|Distribution:||Open forests and woodlands of Victoria and New South Wales.|
|Common Name:||Small crowea.|
|Derivation of Name:||Crowea....After James Crowe, 18th and 19th century surgeon and botanist.
exalata....without wings, referring to the lack of ridges on the stems - this is not a definitive characteristic.
|Conservation Status:||Not considered to be at risk in the wild.|
Crowea is a small genus of three species which is closely related to Eriostemon and Philotheca. All species have been cultivated fairly widely.
|The pink and white forms of Crowea exalata
Photos: Brian Walters
Crowea exalata is a small, variable plant ranging from almost prostrate forms to shrubs up to a metre or more high. It has narrow leaves from 15 to 50 mm long which are dotted with oil glands. Flowers are 5-petalled and usually range from pale to mid pink in colour although white forms are known. The flowers are up to 25 mm diameter and appear in late summer through to mid winter.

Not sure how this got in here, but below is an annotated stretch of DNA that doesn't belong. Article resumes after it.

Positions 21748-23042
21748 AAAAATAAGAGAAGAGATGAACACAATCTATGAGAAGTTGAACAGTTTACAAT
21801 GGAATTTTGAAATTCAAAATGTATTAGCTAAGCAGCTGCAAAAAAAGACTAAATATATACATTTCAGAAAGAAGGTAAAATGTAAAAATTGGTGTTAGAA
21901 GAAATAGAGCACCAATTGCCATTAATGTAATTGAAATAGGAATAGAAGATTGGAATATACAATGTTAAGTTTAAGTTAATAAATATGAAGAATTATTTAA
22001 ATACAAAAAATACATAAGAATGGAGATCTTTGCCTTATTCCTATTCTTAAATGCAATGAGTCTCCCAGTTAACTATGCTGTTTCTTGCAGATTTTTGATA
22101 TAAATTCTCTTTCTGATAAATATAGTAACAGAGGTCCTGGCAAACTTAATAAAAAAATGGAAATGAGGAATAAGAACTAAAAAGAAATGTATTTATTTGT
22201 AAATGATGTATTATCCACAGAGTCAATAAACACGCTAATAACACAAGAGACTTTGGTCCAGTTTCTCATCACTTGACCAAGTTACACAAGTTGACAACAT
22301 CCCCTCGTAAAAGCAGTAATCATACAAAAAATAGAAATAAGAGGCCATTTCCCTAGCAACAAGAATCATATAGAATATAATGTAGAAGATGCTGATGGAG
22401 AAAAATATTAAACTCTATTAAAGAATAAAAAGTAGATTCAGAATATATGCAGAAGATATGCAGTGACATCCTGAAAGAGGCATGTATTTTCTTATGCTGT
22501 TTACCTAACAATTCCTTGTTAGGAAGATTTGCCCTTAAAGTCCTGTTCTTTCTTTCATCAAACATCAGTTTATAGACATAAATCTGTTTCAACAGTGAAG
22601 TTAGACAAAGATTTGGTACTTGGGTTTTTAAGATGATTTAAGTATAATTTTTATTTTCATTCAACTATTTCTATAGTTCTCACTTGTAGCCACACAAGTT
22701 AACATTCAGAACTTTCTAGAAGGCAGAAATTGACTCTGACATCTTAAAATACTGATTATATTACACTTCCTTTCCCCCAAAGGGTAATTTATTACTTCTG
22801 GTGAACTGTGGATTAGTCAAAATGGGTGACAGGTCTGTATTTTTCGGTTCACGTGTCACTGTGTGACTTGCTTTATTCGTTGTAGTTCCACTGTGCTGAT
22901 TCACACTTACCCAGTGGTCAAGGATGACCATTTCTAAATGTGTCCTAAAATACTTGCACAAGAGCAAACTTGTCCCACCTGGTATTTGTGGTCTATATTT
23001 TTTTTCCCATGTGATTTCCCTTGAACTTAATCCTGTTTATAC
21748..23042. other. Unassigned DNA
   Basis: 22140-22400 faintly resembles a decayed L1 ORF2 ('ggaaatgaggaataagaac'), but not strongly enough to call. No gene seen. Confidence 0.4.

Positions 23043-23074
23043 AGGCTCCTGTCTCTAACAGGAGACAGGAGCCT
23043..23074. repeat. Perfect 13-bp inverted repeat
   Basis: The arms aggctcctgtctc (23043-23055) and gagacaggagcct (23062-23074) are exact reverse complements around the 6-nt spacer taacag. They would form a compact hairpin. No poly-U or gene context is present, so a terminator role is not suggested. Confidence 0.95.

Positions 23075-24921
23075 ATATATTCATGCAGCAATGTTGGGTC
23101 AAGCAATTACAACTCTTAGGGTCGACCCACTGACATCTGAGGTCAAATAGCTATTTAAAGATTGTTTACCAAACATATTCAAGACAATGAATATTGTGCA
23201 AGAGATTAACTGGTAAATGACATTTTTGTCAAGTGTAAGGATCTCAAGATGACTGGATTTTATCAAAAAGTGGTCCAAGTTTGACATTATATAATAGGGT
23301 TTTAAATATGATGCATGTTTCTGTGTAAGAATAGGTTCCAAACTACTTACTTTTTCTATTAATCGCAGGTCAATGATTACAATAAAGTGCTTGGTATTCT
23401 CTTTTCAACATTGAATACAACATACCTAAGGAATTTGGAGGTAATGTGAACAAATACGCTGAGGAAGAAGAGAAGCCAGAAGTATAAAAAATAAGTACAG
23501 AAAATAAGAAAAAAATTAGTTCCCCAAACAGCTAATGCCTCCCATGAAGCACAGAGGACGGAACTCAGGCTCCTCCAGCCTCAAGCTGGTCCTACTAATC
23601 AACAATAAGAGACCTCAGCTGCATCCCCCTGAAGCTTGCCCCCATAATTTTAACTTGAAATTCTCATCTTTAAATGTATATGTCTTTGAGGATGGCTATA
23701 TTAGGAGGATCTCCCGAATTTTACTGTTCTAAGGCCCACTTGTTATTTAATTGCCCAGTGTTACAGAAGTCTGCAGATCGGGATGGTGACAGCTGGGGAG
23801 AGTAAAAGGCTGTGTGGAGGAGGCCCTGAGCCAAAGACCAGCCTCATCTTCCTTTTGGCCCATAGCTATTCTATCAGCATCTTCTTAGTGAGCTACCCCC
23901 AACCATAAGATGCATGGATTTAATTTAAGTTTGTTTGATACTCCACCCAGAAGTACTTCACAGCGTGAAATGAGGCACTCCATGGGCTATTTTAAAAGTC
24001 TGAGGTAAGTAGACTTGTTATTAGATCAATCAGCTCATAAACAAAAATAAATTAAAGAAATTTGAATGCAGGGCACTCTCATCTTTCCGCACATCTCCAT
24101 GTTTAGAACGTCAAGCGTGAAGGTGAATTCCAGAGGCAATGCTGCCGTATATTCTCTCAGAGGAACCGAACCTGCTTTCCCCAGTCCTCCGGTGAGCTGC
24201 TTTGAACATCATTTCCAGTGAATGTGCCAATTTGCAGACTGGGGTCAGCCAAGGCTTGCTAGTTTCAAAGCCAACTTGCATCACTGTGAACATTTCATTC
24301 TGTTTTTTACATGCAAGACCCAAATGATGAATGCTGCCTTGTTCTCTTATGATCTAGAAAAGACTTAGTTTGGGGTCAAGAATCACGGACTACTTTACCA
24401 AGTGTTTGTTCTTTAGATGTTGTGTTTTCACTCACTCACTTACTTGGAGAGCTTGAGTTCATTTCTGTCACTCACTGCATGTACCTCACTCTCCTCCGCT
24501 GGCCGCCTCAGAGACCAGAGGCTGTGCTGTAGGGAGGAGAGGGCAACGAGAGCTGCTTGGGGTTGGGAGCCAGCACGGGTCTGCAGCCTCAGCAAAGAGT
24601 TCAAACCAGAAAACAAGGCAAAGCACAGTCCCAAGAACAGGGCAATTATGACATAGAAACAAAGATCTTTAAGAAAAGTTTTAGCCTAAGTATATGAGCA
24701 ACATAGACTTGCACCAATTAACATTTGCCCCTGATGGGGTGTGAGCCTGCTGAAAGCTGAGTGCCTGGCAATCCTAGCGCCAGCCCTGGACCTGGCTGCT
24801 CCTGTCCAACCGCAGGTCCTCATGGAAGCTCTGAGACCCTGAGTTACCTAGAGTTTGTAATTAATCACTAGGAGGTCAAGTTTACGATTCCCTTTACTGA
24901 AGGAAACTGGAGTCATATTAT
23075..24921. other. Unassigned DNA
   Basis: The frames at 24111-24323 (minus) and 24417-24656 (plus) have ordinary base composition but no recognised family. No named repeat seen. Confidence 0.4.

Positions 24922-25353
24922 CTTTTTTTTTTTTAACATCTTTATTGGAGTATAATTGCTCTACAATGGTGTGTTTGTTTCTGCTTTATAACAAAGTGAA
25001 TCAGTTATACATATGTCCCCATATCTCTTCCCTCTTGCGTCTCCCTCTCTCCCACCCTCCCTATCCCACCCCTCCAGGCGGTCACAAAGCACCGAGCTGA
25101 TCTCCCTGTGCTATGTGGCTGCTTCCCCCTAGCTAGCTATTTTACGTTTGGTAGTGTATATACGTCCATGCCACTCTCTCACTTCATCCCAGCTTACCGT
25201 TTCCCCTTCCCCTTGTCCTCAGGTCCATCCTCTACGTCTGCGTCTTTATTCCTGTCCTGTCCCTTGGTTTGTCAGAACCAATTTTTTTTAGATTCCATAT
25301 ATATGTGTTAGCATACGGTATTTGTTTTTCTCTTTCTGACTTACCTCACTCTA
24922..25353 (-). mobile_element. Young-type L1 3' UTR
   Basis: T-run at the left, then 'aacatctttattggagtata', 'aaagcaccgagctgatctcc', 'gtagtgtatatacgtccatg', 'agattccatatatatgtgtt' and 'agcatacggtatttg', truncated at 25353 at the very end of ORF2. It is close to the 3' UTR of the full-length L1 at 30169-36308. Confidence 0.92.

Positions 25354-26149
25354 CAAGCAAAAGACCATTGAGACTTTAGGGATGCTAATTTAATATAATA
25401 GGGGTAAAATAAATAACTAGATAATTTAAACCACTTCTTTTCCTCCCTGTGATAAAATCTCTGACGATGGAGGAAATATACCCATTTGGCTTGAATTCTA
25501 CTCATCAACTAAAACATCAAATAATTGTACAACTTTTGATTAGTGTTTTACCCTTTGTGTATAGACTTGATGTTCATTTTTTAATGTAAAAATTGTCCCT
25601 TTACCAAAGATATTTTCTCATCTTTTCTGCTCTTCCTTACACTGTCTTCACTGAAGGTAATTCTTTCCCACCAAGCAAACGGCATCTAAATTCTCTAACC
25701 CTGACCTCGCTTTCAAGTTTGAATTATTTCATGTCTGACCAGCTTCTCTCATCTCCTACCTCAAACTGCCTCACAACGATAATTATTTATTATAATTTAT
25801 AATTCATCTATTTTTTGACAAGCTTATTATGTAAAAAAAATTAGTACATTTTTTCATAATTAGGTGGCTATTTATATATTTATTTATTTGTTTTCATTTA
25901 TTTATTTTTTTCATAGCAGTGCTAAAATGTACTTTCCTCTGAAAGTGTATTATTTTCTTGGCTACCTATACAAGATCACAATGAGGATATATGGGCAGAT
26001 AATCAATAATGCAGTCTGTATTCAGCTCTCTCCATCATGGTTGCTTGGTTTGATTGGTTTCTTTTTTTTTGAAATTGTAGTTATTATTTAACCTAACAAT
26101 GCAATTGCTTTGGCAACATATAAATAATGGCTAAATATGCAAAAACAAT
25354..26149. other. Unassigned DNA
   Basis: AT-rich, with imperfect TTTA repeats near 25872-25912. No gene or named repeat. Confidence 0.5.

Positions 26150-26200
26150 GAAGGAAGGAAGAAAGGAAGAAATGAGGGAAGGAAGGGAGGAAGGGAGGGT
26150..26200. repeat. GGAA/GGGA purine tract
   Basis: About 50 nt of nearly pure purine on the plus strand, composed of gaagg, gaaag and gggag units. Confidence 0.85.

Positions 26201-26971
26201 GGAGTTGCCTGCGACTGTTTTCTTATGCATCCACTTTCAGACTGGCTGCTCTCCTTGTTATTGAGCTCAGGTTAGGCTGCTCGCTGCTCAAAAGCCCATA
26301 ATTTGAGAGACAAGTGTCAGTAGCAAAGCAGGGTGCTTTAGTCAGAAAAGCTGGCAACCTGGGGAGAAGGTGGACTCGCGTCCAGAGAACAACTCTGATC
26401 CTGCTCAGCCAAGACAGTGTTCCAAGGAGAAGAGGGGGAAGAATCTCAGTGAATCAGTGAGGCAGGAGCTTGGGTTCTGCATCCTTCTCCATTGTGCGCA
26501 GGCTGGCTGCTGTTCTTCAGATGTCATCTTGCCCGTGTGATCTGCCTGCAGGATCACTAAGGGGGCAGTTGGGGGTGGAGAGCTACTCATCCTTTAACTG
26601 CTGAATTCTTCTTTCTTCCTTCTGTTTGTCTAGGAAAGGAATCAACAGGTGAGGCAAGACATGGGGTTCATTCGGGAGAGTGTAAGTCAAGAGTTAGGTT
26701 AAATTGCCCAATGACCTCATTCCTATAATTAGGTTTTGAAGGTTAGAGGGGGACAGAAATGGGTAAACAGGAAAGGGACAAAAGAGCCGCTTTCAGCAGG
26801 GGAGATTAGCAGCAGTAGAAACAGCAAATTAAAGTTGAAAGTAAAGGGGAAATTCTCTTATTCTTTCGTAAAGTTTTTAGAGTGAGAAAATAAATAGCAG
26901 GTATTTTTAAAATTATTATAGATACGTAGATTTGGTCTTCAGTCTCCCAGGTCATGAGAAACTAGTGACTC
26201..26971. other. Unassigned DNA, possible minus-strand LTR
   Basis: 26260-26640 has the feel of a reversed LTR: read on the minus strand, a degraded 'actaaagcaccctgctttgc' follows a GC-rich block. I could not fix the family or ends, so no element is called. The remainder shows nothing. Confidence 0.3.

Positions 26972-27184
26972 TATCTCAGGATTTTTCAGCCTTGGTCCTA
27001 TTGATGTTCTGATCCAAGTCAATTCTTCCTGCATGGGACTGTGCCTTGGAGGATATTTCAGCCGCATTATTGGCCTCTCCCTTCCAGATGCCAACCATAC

In cultivation, C.exalata prefers a well drained position in sun or semi shade. It prefers moist soils but will tolerate extended dry periods once established. Most forms are hardy in temperate to sub-tropical climates but shrubby forms seem to be more adaptable that the low, compact forms. The species is tolerant of at least moderate frosts and is usually pest free but can sometimes be effected by scale and sooty mould.
A very popular cultivar known as "Festival" is believed to be a hybrid between C.exalata and C.saligna but it seems to have greater affinity with C.exalata. This cultivar has deep pink flowers.
Photo: Brian Walters
In common with most members of the Rutaceae, propagation of C.exalata from seed is difficult although garden plants will sometimes produce chance seedlings of their own accord. Cuttings usually strike readily from current season's growth. Crowea 'Festival' must be propagatede by cuttings as seed will not come true to type.